4 Leslie H. Sabo Jr. distinguished himself, May 10, 1970, in Se San, Cambodia, while serving as a rifleman in Company B, 3d Battalion, 506th Infantry, 101st Airborne Division.

Members of B. Co. were ambushed by a large enemy force. While conducting a reconnaissance patrol, 22-year-old Sabo, charged an enemy position, killing several enemy soldiers. Immediately thereafter, he assaulted an enemy flanking force, successfully drawing their fire away from friendly soldiers and ultimately forcing the enemy to retreat.

When a grenade landed nearby a wounded comrade, Sabo picked up the grenade threw it away while shielding his buddy with his own body, thus absorbing the brunt of the blast and saving the man’s life.

Seriously wounded by the blast, Sabo, nonetheless, retained the initiative and single- handedly charged an enemy bunker that had inflicted severe damage on the platoon. He received several serious wounds from withering automatic weapons fire in the process. Despite being mortally injured, he crawled towards the enemy emplacement and, when in position, threw a grenade into the bunker. The resulting explosion silenced the enemy fire, but also ended Spc. 4 Sabo’s life.

He gave his life to save his friends.

Check out some of my Medal of Honor posts:

God bless our soldiers, airmen and sailors!

Thinking practically about the gospel with an illustration from a war movie

The city of Mogadishu, in Somalia, Africa
The city of Mogadishu, in Somalia, Africa

I decided to re-post one of my favorite posts for Veteran’s Day / Remembrance Day.

First, let’s get an overview that helps us understand the context and goals of the mission we are going to discuss.

The scene is set in Somalia, Africa, in 1992. There a civil war between two warlords: Ali Mahdi and Mohammed Farah Aidid. The war has destroyed agricultural operations, and the people are starving. The United Nations are trying to help, but Aidid hijacks the food from UN aircraft so that he can use the food to gain control of the people. Hundreds of thousands of Somalis are dying of starvation. The UN requests American military forces to secure the air-dropped supplies so they can be distributed to the starving people.

In December 1992, President George H.W. Bush answers the call, sending 25,000 troops to Somalia to protect the food from the Somali warlords. However, in 1993, Bill Clinton is elected. He orders that the number of U.S. troops be reduced to 12,000. Following an attack by Aidid on Pakistani peace-keepers, the U.N. issues a resolution to capture those responsible. The U.S. armed forces have the arms and training to battle evil, so they get the call to capture Aidid and his lieutenants.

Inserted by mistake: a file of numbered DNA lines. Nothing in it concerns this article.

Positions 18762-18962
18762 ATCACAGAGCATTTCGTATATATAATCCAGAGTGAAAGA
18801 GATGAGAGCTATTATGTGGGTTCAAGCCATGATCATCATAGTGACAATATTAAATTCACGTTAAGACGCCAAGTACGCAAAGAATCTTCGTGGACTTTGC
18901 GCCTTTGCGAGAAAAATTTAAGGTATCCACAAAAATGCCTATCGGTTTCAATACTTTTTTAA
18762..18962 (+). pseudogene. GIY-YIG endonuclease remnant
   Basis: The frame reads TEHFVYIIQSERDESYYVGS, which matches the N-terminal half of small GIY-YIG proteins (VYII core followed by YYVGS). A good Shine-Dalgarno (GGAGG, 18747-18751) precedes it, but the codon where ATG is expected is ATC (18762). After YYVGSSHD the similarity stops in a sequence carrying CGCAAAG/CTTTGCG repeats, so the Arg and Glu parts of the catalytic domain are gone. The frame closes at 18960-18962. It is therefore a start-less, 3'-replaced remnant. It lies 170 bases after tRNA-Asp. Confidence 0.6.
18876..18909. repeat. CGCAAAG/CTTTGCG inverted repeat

In late August 1993, Task Force Ranger is deployed to Mogadishu to capture Aidid and his lieutenants at the Olympic Hotel. The U.S. force consists of 440 troops from the Army Rangers and Army Delta Force special forces, commanded by General William Garrison. Garrison requested light armored units (Bradley Infantry Fighting vehicles) that would offer more protection than the unarmored HMMWV Humvees. Garrison was denied the light armor by the Clinton administration. Garrison requested heavier air support (AC-130 Spectre gunships) that would offer better fire support than the UH-60 Blackhawk miniguns. Garrison was denied the air support by the Clinton administration. The Clinton administration did not want the American forces to appear too heavily armed for the peace-keeping role.

The actual mission turned out to be much harder than it needed to be, because of the resources denied by the Clinton administration. Although the Aidid lieutenants were captured, Aidid himself escaped. Eighty-four American soldiers were wounded. Eighteen American soldiers were killed, and their bodies were dragged through the streets of Mogadishu. This was shown over and over by the media, and it undermined American resolve to help the Somali people. As a result, Clinton had the excuse he needed to retreat the American military.

(Source: Nova Online)

Two heroes lost their lives

Today, I want to talk about two of the men who lost their lives in Operation Gothic Serpent. They are Master Sergeant Gary I. Gordon and Sergeant First Class Randall D. Shughart – a Delta Force sniper team.

Here is a clip from the movie Blackhawk Down, which shows what happened to them:

The pilot of the downed Blackhawk was protected by the two men who volunteered to go in after him. They requested that they be inserted at the crash site, even though they knew that reinforcements were likely not going to be there in time to save them. They made the request to go and help the pilot three times before being allowed to go in. Their first two requests were denied by their commanding officer, because the odds against their survival were so overwhelming. The rescued pilot was later released by his captors, and the two heroes were awarded the Medal of Honor for their brave actions.